Doomed

Photo: Sue Vincent

 

“I will stand here, then slowly scoot in and get us tickets. No one will notice.”

“Are you kidding me?!” I tried to keep my voice low. Fortunately, it wasn’t difficult to do, muffled as it was already.

Doug shrugged, scattering orange and yellow.

It was a bad idea. This whole thing. I never should’ve let Doug talk me into it.

“It will be so much fun!” he’d said. And … anything did sound better than being cooped up in a hospital bed, my face swollen and bruised and covered with bandages after reconstructive surgery, while everyone else went partying.

Doug’s initial idea was to bandage the rest of me like a mummy, but I wasn’t going for it. I had enough of bandages. So Doug ‘borrowed’ his brother’s bike leathers and brought along some plastic ‘armor’, a roll of fake cobwebs, and a helmet that he somehow managed to fit over my post-surgically-wrapped visage. It was a bit too snug in places and as soon as he’d pulled it on I knew I’d regret it when we tried to remove the thing from my poor head. My noggin was five tons of throb.

We’d gotten through the nurse’s station undetected, and were now trying to crash the doctors’ party at the end of a hallway off the lobby. There seemed to be tickets involved. Or invitations. Or IDs of some sort. Now what?

Music crashed against my ears. I was tired. I wanted to be back in bed. I should have gone as a mummy. Preferably in a sarcophagus. At least then I could lie down. It wasn’t even three full days since my surgery. What was I thinking?… Clearly I was not.

“This is stupid!” I hissed.

“You’ll see,” Doug, undeterred, maneuvered his wrapped wheelchair into a corner, shedding more leaves, “People don’t notice trees.”

Oh, I could see already. And more than I wanted to.

“They would notice this one,” I grumbled.

Already Doug’s stick arms and bony torso showed. Someone should have hold him that being a potted tree in fall was doomed to leave him sitting in the nude.

 

 

 

For Sue Vincent’s WritePhoto Challenge

 

The Boy Who Was Very Brave

 

left human injected with hose on white textile

Photo: rawpixel.com on Pexels.com

 

“Be brave,” he said, and closed his eyes to ward off at least the pain of seeing his skin pierced by sharpness.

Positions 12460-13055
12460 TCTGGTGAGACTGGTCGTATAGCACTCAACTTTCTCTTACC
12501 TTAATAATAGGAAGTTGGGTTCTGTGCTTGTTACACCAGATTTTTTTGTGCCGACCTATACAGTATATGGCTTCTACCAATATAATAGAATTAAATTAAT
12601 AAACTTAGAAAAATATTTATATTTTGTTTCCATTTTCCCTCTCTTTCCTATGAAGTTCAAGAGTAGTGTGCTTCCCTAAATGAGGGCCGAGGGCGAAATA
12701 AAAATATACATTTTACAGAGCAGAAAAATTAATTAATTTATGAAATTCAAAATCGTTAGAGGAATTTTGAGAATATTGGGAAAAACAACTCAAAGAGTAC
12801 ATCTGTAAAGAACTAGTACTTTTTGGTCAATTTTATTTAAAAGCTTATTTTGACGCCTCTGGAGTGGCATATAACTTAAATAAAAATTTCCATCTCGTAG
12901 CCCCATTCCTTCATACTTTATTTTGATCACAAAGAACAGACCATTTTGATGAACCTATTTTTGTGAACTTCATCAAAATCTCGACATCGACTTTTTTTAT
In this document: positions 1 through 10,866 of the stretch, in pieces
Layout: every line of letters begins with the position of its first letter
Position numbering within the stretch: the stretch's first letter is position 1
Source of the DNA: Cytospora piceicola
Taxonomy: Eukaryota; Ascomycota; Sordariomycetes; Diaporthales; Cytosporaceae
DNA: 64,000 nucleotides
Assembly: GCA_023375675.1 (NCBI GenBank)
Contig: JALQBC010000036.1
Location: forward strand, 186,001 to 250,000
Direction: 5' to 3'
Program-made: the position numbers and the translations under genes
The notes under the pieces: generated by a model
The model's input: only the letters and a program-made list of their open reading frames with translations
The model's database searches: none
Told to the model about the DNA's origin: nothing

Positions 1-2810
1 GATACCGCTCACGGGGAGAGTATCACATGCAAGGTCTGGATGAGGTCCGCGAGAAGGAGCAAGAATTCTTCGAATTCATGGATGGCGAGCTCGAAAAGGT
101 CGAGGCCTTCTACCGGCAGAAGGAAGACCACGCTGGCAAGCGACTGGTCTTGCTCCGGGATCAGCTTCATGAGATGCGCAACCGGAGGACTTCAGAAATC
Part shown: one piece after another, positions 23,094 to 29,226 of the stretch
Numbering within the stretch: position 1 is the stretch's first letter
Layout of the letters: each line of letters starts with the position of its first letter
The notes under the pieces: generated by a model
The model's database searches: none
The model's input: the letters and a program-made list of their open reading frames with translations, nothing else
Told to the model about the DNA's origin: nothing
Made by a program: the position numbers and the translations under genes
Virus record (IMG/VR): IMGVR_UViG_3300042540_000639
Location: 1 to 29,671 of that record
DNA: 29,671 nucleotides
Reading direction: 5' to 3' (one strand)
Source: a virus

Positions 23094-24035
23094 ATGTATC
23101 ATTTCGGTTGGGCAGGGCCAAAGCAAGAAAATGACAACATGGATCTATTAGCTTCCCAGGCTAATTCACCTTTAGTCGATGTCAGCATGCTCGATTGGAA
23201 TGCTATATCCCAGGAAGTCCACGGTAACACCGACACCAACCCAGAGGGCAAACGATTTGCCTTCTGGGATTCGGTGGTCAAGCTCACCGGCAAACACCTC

“Just a scratch,” the nurse stated in rote-like monotone, forgetting that for this boy nothing at this point was ‘just a scratch,’ especially not with veins well worn from prodding, let alone in a child who must struggle to understand why any of this was necessary.

“Be brave,” he said again, and his voice shook, and a tear slid under his lids and traveled down the small cheek to settle on his ear like a tiny sorrow-diamond.

“I’m sorry,” the nurse pressed her lips together when the third poke failed and another scarred blood vessel rolled under her needle. She’ll have to try another site. How on earth did someone not put a port in this child yet?

“Be brave,” the boy clenched his eyes to slits but more tears fled. “Be brave.”

The nurse looked up, distressed by his determined resignation. She paused and placed her gloved hand on his cheek. “You are,” she said. “Very.”

Eyes still shut, he shuddered and she wasn’t sure if he understood. She pulled a chair to his gurney and smoothed his hair. Someone from the Children’s Home had brought him to the hospital with another flareup, but the orphanage was too short-staffed to have anyone stay with him, especially when the boy wasn’t fussy and reportedly “used to” the hospital.

As if there could be such a thing as a child being “used to” being alone in a hospital.

“You are brave,” she repeated. Her eyes stung and perhaps the emotion in her voice more than her words filtered through his bracing because his eyes opened to meet hers.

“You don’t deserve any of this,” she said. “No one does. What you do deserve is to get better, and for people to really see and understand how brave you are. You are so so brave.”

Another tear rolled toward his ear. She hoped this one wasn’t from fear but from recognizing a connection.

“I’ll be as gentle as I can,” she promised. “I know this must be awful, but I need to get a line in for your medicine. Can you be brave for me just a bit longer?”

He held her eyes before he nodded.

“Good boy. So let’s just get this over with?”

He nodded again and this time did not close his eyes but hung them on her face. He did not look away or make a sound as she flicked and poked and needled.

“Good lad,” she praised, relieved, as she finally placed the clear bandage over the IV.

He took in a long breath.

“Can I get you anything?” she lingered, wanting to do something for this boy, so small and pale and alone.

He nodded.

“Some juice or crackers, maybe? It’ll do you good to get some of these in you,” she chattered. “I bet we have some toys I can borrow from the playroom for you.”

He held her gaze.

“Can I go home with you?” he asked. “I promise to be brave for you. I’ll be brave every day.”

 

 

(*Based on a true story.)

For Six Word Saturday

 

 

Whew!

shrinershospitalforchildren

 

For the child who finally got a clean bill of health, long enough into remission at last, after three bouts of cancer, four surgeries, five courses of chemo, two collapsed lungs, a resistant infection, and more invasive treatments and hospital days than one can count (though I’m sure her parents had counted. Every. Single. One.)

Whew.

We’re so relieved.

You rock, little one!

 

 

For The Daily Post